NEW FIGURES FROM the National Review Panel of the HSE show that more children in protective services have died so far this year than in the whole of last year.
The figures show that 13 young people have died so far in 2012, 12 of whom were aged under 18.
Last year, HIQA was notified of 11 deaths, and 22 were reported in 2010.
Of the deaths reported to HIQA so far this year, ten relate to children known to child protection services (up from the eight reported for the whole of 2011; 11 were reported in 2010). Two of the 13 deaths this year were of children in care (up from 1 death in 2011).
The overall total of 13 deaths by May 2012 also includes the death of one young adult who was no longer in care at the time of their death.
Commenting on the release of the figures, the chair of the National Review Panel Dr Helen Buckley said:
Our first thoughts today are with the families of the children and young people concerned. The NRP is conscious of the heartbreak experienced by families as well as the impact on all the individuals who knew and worked with the children and young people involved.
She said that the panel is focusing on “identifying weaknesses in policy and practice and ensuring that steps are taken to develop and improve services and to promise learning by those who work in the child protection system”.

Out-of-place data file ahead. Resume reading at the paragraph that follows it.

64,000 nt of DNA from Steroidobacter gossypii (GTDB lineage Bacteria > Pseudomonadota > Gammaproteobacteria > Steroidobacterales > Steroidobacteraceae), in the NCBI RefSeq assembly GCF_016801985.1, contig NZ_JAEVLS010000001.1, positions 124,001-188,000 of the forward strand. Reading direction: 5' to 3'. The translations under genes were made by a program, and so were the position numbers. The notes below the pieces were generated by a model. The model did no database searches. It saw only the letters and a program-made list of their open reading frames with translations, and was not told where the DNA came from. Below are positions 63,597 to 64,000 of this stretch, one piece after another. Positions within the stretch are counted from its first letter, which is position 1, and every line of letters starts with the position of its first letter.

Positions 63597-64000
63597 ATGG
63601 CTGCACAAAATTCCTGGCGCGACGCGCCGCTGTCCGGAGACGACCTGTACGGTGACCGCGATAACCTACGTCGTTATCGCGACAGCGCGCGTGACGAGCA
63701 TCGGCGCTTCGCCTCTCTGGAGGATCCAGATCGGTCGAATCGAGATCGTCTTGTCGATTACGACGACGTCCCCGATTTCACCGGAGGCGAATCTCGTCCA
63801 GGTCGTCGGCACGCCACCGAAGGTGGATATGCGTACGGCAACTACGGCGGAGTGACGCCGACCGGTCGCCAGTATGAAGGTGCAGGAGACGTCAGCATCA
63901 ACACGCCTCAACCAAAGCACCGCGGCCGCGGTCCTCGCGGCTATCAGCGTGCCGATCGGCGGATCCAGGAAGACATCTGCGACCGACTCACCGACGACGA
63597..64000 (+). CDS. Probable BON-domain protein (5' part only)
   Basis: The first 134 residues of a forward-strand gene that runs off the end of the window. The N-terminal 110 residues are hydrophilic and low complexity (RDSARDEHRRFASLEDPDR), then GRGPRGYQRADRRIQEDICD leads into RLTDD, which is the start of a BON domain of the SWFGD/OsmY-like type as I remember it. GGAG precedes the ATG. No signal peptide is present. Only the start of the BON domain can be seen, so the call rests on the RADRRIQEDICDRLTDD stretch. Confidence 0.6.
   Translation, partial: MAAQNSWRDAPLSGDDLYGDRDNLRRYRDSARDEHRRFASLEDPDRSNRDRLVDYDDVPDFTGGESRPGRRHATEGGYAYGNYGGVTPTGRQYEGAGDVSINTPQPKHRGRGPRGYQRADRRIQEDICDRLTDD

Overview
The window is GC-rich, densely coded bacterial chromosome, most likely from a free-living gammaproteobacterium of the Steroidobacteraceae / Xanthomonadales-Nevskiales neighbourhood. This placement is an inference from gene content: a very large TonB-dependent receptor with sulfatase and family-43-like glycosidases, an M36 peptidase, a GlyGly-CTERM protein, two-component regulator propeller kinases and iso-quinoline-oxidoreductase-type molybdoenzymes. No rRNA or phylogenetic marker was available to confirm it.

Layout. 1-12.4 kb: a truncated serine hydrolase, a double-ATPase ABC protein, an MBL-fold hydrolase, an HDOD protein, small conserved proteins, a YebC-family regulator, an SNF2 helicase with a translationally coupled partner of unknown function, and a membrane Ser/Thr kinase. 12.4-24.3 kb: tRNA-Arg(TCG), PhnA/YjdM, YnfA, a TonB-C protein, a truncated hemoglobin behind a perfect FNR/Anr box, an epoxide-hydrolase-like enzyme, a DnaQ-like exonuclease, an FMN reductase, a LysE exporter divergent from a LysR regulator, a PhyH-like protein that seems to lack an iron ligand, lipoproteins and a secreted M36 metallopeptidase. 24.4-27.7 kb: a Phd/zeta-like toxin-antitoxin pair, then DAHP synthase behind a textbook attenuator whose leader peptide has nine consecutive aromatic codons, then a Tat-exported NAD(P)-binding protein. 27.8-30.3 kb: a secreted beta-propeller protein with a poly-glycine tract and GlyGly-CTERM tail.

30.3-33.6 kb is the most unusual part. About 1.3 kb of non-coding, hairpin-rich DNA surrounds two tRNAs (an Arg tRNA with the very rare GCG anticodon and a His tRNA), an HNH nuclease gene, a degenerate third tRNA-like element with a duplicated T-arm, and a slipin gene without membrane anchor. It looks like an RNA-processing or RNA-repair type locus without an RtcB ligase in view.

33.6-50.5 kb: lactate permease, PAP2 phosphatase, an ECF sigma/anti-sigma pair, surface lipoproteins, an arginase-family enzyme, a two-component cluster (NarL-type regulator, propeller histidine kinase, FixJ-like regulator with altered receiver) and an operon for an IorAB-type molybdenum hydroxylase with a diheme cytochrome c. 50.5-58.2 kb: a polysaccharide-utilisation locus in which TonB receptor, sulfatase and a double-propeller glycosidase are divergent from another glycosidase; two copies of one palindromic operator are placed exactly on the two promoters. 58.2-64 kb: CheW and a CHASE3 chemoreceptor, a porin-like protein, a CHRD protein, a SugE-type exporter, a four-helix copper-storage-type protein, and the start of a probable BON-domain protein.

A series of reports from the NRP were published today which relate to the deaths since 2010 of children known to care services.
The HSE offered their sympathies “and condolences to the families and those affected by the tragic deaths of these young people”.
Six reports were released today: five concern the death of a young person, while one concerns a serious incident. Three of the deaths followed an accident, one death was by natural causes, and one was by suicide, according to the reports.
The serious incident also related to an accident.
The HSE said in a statement that the panel’s recommendations will be implemented as part of a HSE reform programme currently underway in Children and Family Services.
The recommendations will also inform plans for forming the new Child and Family Support Agency, which is due to be set up next year.